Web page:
James Remar is one of those actors you love to hate. You’ve seen him in countless movies, mainly playing a baddie, though you may not actually know his name, just the face. He plays his bad guy roles with relish, and thankfully for those who can appreciate a good bad guy, it doesn’t look like he has any plans of abandoning evil.
JAMES REMAR IN THE WARRIORS
It was the cult-classic film The Warriors where James Remar made his first impression. It was his second movie, On the Yard being his first, but The Warriors a movie that moved the needle in so many directions.
The violence the movie caused after its premiere was astounding. The story was simple enough, the head honcho of New York’s most powerful gang requests a meeting between gang leaders in order to form a truce in hopes that their coming together could overrun the police, whom they outnumber three-to-one. At this meeting, though, the gang leader is murdered and Remar’s gang, The Warriors, is blamed for the assassination. The remainder of the story finds the Warriors on the run from every gang, large and small, in New York as they attempt to get back to their home turf safely while also trying to prove their innocence.
James Remar wasn’t the big bad in this, though his character was psychotic. His off kilter character would serve as the template for the rest of his career.
BAD GUY, GOOD ACTOR
After The Warriors James Remar made his career being bad, being close to being bad, or being the actor you most definitely want to dislike immensely. When you know your lane, you try to stay in it.
James Remar would add to his bad guy persona by playing mean in 48 Hrs., The Cotton Club, The Dream Team, Drugstore Cowboy, Phantom, and the silly Fatal Instinct. He even played smarmy in the 1994 remake of A Miracle on 34th Street.
When James Remar was asked about his many villain roles, he claimed it’s not something he is overly thrilled with. “I was really thrilled and honored (after being cast in 48 Hrs),” he’s explained. “But afterward, I started getting a lot of bad guy offers and became concerned about being typecast. I didn’t want to be seen as that kind of guy because a lot of those roles are not well written. They’re there only to drive the action and give the protagonist something to do. So, it becomes repetitive and boring,” the actor said via TVOvermind.
But it wasn’t all “bad” for James Remar. He went against typecasting in the movie Quiet Cool, where he played a New York cop helping out an old friend solve the murder of her relatives.
JAMES REMAR WAS SECRETLY IN ALIENS
James Remar also had a part in one of the biggest science fiction horror movies of all time: James Cameron’s Aliens. He was chosen by the director to play Corporal Dwayne Hicks, a role that Michael Biehn took over a week into filming. Remar lost the role, being fired after he was arrested for drug possession.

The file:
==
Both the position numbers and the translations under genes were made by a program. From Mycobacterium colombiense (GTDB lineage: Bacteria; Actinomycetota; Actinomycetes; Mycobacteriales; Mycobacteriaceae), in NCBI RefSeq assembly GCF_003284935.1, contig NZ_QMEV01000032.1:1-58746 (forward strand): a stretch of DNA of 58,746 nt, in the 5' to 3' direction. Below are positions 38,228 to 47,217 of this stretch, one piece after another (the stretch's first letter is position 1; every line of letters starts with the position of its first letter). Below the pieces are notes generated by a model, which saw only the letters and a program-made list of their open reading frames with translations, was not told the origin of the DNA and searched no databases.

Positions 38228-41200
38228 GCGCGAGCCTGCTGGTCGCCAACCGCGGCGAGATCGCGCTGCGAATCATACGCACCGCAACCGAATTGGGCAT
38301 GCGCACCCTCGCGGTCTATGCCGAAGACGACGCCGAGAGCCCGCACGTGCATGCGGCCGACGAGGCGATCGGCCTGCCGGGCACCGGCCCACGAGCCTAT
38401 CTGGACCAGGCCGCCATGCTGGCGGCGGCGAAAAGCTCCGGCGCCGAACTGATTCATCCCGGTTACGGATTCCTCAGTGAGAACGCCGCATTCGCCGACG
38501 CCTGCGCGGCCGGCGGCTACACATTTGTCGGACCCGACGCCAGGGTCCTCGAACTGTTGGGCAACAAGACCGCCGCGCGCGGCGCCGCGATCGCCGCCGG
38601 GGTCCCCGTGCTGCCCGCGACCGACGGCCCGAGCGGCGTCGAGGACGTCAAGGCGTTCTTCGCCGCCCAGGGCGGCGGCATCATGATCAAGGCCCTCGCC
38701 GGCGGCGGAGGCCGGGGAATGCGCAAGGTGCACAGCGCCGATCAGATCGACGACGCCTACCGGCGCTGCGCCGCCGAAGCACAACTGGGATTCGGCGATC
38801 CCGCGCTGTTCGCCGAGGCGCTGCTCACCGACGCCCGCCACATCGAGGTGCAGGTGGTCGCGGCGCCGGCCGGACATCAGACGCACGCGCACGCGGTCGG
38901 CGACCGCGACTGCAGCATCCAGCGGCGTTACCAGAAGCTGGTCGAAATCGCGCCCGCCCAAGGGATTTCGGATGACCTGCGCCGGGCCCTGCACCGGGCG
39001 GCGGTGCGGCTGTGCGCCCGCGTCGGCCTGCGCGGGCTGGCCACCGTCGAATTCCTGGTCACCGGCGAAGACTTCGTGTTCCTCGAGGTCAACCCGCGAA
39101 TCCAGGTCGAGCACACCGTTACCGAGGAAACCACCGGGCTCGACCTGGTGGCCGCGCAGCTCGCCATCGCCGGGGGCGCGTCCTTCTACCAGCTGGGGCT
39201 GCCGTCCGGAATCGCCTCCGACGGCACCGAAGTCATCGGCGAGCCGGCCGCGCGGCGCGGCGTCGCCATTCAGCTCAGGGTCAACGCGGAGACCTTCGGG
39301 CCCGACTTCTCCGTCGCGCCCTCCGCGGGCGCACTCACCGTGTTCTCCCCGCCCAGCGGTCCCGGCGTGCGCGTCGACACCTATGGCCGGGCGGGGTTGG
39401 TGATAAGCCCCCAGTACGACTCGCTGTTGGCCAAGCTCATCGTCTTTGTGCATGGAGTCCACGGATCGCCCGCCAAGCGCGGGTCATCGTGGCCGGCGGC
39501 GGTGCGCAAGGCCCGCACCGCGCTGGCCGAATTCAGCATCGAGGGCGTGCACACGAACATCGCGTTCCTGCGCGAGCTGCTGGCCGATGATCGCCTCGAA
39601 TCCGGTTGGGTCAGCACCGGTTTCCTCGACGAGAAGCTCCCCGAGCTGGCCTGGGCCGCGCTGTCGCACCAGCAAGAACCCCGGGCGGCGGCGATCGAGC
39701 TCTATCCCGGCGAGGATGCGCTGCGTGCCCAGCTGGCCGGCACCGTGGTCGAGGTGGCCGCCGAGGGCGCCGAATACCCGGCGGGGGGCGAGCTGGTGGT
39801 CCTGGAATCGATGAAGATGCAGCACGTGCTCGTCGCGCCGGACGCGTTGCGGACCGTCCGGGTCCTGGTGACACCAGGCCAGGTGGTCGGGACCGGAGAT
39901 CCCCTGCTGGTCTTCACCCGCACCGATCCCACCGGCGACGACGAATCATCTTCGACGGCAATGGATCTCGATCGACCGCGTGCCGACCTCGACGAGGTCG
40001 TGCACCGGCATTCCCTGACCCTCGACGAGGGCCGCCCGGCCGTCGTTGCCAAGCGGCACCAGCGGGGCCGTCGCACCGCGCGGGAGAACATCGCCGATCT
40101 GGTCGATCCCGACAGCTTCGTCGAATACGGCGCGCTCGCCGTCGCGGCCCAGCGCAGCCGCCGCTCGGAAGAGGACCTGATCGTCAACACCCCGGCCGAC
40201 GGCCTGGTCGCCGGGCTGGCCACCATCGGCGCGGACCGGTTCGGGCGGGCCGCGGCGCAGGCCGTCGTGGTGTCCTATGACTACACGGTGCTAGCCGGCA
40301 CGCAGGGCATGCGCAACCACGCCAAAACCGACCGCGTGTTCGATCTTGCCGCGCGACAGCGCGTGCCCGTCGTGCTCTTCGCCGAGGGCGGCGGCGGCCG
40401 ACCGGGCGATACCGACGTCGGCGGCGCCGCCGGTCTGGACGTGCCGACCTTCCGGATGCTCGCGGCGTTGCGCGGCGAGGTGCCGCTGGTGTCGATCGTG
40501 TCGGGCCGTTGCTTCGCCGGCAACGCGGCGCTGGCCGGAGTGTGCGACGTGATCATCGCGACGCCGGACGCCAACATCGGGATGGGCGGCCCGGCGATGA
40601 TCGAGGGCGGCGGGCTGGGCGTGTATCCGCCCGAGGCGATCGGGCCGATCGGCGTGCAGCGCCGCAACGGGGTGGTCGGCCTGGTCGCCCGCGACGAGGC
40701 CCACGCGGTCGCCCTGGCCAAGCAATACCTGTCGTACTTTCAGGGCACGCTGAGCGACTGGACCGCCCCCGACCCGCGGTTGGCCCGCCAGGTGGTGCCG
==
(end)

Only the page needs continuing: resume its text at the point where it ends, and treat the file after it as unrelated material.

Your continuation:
Still, there are remnants of James Remar in Aliens. He can be seen in several scenes, ones that were too expensive to re-shoot, but were kept in because he could only be spotted from the back.
James Remar did eventually speak about his lost role on Aliens in a Sidebar podcast via Indiewire, “I had a terrible drug problem, but I got through it. I had a great career and personal life, and messed it up with a terrible drug habit… I was initially cast as Corporal Hicks, and I was fired after a couple weeks of filming because I got busted for possession of drugs, and Michael Biehn replaced me.”
His drug problem also ruined his relationship with director Walter Hill, who had hired Remar for The Warriors. He explained, “[Walter Hill] didn’t hire me again for twelve years,” Remar said. “And I know why – because I made him look bad. Y’know, it was fucked up.”
Up until 2006, James Remar would continue in similar roles, mainly bad with a smattering of good. He took over for Christopher Lambert as Raiden in Mortal Kombat: Annihilation, a movie that was widely panned by fans and critics alike.
While James Remar spent a lot of time on the big screen, he did begin to cross over to the small screen. He was seen in Total Security, Walker, Texas Ranger, 18 Wheels of Justice, Nash Bridges, 7th Heaven, The Huntress, The X-Files, Third Watch, and Sex and the City.
HARRY MORGAN ON DEXTER
James Remar played Harry Morgan, the deceased adoptive father to America’s favorite serial killer, on Dexter. The Showtime series ran for eight seasons and though Remar’s character was dead, he was seen in each and every episode spewing wisdom and advice to Dexter.
Dexter would look to Harry Morgan when he was about to kill and James Remar would continue this role until the series finale, where his ghost sees Dexter spare serial killer Oliver Saxon. Morgan feels his job is done with Dexter and that Dexter no longer needs him, so he bids his adopted son farewell.
How this plays out in 2021 is anyone’s guess, since it was recently announced that Dexter will be back for a ten-episode reboot. So far only Michael C. Hall has been announced as returning, so James Remar’s possible involvement in the new series is unknown.
JAMES REMAR NOW
James Remar’s run on Dexter ended seven years ago. That’s a lot of time for an actor to get in more work, which Remar has done. As Dexter was wrapping, Remar grabbed himself a recurring role on the hit series Grey’s Anatomy while also voicing the Silver Monkey on Beware the Batman. He found more work on TV on The Legend of Korra, State of Affairs, The Shannara Chronicles, The Path, and NCIS: Los Angeles. Remar also grabbed a little screen time on the Batman-prequel Gotham.
Now 66-years-old James Remar has also continued to work on features. He was in The Night Watchmen, Feed, Speed Kills, and he grabbed a quickie in Once Upon A Time…In Hollywood.
Lately, James Remar can be seen in the series’ Animal Kingdom, City on a Hill, Magnum P.I. and as Peter Gambi on the CW’s superhero drama Black Lightning.